Inert Components

Both the liquid and vapour phases in the feed may contain inert components (non-condensable or non-volatile species), for example the nitrogen and oxygen in air may be considered inert when looking at an air-water system. Aqueous components in the liquid phase may also be considered to be inert. Such components don't participate in VLE, but they do influence the mole fraction of the VLE species in the calculation. In the simple water vapour example, we need to account for the presence of the inert air in calculating [math]\displaystyle{ y }[/math] for water vapour. In some ways, inerts simplify the analysis: having inert air present guarantees that there will be some fraction of water vapour present, and we only have the dew point to consider, above which liquid water disappears altogether.

Let us look at the case of a single component, say water vapour, when [math]\displaystyle{ K = 1 }[/math]. If there are no other species (inert or otherwise) involved, the liquid and vapour are pure water and steam. In each phase the fraction of H2O is 100%, so [math]\displaystyle{ K = 1 }[/math] no matter how the steam and water are distributed. As such, a K-value of 1 tells us nothing about how much steam and water are present, just that both are there, and we need further information (such as total enthalpy) to determine the actual composition.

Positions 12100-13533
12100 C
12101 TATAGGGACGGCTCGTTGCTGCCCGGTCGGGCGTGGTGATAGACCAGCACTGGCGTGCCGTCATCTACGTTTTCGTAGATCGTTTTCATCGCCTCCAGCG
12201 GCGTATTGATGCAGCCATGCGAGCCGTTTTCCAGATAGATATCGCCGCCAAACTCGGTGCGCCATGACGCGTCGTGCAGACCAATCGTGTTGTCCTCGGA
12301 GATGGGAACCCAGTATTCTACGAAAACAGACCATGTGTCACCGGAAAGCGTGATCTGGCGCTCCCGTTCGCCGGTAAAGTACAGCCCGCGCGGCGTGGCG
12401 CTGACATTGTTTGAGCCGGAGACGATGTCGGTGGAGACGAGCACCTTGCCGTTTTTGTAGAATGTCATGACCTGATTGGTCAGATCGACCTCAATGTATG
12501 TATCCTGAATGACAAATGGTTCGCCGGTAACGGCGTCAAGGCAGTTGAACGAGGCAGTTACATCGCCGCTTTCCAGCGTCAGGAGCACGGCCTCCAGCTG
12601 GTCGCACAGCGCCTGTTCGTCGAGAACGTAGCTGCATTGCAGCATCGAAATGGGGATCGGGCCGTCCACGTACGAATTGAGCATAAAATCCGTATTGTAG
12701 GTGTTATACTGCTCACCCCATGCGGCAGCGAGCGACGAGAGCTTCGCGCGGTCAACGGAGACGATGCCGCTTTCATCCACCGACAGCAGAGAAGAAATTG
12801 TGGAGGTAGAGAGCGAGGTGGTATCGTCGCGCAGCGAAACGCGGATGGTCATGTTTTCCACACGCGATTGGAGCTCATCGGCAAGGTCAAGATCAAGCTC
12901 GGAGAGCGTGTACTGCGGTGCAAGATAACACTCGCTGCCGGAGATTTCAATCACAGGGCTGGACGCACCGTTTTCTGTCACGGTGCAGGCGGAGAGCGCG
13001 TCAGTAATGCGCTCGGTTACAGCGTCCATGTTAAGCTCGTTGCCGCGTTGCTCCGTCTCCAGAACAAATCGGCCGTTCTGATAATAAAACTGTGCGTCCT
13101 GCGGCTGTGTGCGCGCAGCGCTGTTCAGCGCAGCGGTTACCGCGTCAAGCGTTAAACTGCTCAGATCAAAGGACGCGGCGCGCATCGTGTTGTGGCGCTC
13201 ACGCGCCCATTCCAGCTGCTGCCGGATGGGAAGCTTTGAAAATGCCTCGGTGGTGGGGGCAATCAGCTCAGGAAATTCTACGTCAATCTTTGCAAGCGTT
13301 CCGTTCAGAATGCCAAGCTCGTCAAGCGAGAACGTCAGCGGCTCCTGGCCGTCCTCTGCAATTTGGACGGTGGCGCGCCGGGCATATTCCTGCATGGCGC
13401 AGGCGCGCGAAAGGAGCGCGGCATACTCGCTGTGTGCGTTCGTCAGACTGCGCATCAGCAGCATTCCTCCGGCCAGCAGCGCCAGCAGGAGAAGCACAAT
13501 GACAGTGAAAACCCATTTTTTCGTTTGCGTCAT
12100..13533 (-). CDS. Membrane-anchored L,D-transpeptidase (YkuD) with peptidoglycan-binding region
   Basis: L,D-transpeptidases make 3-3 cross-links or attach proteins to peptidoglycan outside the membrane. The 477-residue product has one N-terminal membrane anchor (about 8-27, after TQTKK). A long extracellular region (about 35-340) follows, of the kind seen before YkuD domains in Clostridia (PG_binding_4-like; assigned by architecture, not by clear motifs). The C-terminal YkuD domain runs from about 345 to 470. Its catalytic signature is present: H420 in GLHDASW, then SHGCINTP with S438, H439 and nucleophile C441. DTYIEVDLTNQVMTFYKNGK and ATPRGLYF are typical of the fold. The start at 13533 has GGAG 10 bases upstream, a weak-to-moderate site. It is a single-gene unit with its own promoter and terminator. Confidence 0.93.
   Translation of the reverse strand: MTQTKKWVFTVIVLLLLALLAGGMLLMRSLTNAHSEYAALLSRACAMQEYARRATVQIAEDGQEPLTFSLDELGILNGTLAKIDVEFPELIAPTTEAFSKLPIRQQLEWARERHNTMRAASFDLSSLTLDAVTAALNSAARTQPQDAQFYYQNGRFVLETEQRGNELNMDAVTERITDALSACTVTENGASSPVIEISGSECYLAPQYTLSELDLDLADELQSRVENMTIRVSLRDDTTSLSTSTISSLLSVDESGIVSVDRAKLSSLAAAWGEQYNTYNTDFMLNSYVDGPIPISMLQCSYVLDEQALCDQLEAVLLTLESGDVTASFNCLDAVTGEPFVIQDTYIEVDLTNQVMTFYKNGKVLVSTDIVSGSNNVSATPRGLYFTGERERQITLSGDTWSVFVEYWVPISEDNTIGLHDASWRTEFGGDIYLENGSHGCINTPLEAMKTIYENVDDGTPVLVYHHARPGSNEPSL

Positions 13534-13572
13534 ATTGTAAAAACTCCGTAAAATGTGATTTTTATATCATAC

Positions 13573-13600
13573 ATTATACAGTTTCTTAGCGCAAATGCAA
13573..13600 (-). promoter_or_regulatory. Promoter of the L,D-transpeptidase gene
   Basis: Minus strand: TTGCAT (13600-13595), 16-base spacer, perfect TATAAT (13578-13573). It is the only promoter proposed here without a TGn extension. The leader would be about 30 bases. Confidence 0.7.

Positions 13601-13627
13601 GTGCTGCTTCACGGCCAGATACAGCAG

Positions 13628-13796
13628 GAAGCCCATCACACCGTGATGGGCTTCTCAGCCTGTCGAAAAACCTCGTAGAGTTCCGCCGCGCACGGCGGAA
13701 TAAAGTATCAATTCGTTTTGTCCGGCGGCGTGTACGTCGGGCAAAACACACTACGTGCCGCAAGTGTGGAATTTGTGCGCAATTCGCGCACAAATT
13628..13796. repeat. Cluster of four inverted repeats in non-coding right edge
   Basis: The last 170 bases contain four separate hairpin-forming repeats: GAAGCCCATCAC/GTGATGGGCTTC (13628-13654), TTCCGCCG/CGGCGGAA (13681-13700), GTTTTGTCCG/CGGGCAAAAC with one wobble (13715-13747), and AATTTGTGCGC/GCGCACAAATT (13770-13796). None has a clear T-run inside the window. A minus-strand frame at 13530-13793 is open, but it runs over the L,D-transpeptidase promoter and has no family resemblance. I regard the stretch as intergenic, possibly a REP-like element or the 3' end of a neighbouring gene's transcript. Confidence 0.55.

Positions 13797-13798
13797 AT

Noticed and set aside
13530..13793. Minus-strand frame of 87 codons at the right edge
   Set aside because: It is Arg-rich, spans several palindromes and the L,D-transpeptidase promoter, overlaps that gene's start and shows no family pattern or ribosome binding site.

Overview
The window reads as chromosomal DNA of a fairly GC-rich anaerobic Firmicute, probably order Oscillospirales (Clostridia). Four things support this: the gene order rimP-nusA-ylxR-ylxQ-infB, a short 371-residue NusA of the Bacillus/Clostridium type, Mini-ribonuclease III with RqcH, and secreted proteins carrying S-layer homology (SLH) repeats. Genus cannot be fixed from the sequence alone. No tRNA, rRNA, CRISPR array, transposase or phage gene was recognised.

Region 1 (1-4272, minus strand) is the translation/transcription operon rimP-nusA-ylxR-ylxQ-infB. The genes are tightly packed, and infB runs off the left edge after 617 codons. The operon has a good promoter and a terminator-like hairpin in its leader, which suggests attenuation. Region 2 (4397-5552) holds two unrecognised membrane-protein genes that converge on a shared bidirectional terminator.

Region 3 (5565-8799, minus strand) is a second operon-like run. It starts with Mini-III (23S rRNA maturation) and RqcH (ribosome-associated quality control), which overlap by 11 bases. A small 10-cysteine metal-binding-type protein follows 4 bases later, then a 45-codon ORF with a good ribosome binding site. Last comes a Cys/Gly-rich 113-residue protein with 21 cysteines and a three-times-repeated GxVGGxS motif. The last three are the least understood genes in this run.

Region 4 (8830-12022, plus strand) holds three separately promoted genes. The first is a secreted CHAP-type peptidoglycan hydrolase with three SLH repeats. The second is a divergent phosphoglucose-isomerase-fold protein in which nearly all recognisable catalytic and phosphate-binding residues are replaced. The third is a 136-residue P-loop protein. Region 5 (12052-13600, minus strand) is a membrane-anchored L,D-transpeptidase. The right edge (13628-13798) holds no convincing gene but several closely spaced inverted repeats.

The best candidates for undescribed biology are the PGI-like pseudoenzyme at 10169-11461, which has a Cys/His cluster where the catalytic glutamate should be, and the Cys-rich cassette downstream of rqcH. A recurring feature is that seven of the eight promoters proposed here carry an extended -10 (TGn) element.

Suppose now we have a feed consisting of 100 kmol/h of liquid, of which is 75% water and 25% inert liquid (by mole fraction). We also have 100 kmol/h of inert air. Suppose we are at the required temperature such that we evaporate 60 kmol/h of the water as vapour. The mole fraction of water in the vapour is now y = 60/(100+60) = 37.5%, while in the liquid it is x = (75-60)/(100-60) = 37.5% so our K-value is 1. In this case, [math]\displaystyle{ K = 1 }[/math] represents a specific composition for the system since inert components are present.

If we only had 50 kmol/h of air and evaporated just 50 kmol/h of water for a K-value of 1 (y = 50/(50+50) = 50%, and x = (75-50)/(100-50) = 50%), while for 5 kmol/h air we would have an evaporation rate of 12.5 kmol/h. Conversely if the air flow is large, then we will evaporate most of the water for the same K-value.

The point of this is that the amount of evaporation is determined not only by the K-value, but also by the presence of inert components and other volatile species. As before, the K-values are an indication of relative volatility of the components, not an absolute measure on their own.